In less than a decade, four in ten of today’s Fortune 500 companies won’t exist according to research from Washington University. Set against the pace of technological change, winners and losers are appearing faster than ever before. And when those winners do emerge, it won’t just be because they have the best technology or product, but also because they know how to leverage their brand.
We’ve seen from some of our biggest clients how a strong brand can guide creative and strategic decision-making to claim success. Take Nike, for example. Their proposition to ‘bring inspiration and innovation to every athlete’ has powered an ecosystem of market-leading products and services like Nike On Demand, Nike ID and Nike Run.
In the wider industry, it’s clear that brand confidence attracts top talent and creates a springboard for product innovation with startup unicorns like Tesla and Airbnb. Across our own Ventures Program – a one-of-a-kind accelerator combining creative and financial capital – we’ve seen how startups with the best propositions are the most successful at fundraising.
So, how do you build a compelling brand proposition? You need to hold four key principles in mind.
A proposition should be simple. This is often interpreted as a memorable pitch line. We disagree. Being concise and catchy will never be a bad thing, but clarity is more important.
TransferWise, recently valued at $1.1bn, is a great example. Their proposition was clear from the start: they wanted to build a better way to transfer money internationally, inspired by a dissatisfaction with hidden fees. This simple concept shone through in their product and marketing, communicating authentic value to customers. It presented a straightforward story to investors like Richard Branson, who saw potential in their mission to shake up the way money moves around the world.
For an early stage company, a simple articulation that educates and attracts consumers and investors is vital for success.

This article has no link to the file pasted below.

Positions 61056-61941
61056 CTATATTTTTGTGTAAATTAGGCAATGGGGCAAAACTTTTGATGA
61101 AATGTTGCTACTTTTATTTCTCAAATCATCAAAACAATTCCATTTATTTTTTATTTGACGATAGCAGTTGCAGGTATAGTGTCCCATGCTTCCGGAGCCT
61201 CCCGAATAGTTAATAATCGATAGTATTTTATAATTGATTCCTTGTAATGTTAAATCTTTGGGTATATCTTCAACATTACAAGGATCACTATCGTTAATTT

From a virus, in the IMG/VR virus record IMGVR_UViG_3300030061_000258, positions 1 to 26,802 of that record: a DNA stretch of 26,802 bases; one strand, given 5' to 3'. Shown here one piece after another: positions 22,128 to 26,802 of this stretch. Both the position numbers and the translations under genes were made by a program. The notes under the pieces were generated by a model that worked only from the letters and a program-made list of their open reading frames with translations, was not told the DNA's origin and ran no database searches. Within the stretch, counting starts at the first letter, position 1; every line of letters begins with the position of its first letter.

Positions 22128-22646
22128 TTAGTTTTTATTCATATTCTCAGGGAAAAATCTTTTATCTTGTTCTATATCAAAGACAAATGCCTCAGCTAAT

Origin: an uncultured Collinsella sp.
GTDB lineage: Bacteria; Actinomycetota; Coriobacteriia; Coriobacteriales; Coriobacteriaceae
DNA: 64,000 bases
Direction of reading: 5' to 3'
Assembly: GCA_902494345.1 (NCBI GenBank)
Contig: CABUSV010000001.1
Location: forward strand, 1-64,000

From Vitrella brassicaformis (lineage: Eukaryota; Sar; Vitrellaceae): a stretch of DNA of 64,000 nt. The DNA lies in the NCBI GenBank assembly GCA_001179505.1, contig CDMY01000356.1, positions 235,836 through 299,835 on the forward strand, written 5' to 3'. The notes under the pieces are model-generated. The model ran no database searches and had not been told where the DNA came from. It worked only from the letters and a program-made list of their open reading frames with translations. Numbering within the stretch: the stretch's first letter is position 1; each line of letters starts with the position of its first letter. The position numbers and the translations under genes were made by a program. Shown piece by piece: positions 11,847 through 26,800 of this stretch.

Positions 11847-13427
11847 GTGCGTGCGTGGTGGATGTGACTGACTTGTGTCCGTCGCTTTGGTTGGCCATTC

The most durable brand propositions have purpose. Not some kind of retro-fit, social-focused concept but an idea that actually means something, above and beyond the commercial imperative. Taking a non-mercenary stance means knowing what achievement looks like, aside from financial reward. This position is perfectly summarised by pioneering entrepreneur Marc Andreesen: ‘We’re looking for the companies who are going to be the big winners because they are going to cause a fundamental change in the world, as opposed to making a short-term grab for revenue or a short-term grab for an acquisition.’
Purpose was front of mind when R/GA Venture Studio started working with Winnow. By exposing the passion that was driving Winnow’s CEO and employees – a belief that food is too valuable to be wasted – we uncovered the energy and vision required to differentiate their offering and brought the bigger, longer term ambition into context for investor interest.
With a clarified purpose, the intent of the Winnow team was converted into business value. It invited clients to join them in this positive mission and showed how partnering with Winnow would resonate with consumers.
Sharing the details of your company strategy with the entire market is traditionally considered a cardinal business sin, eroding competitive advantage. Regardless, in 2006 Elon Musk wrote a blog post titled: ‘The Secret Tesla Motors Master Plan (just between you and me)’. In this post he explained the overarching goals of Tesla, revealing their short (‘build sports car’), medium (‘use that money to build an affordable car’) and long-term (‘provide zero emission electric power generating options’) plans.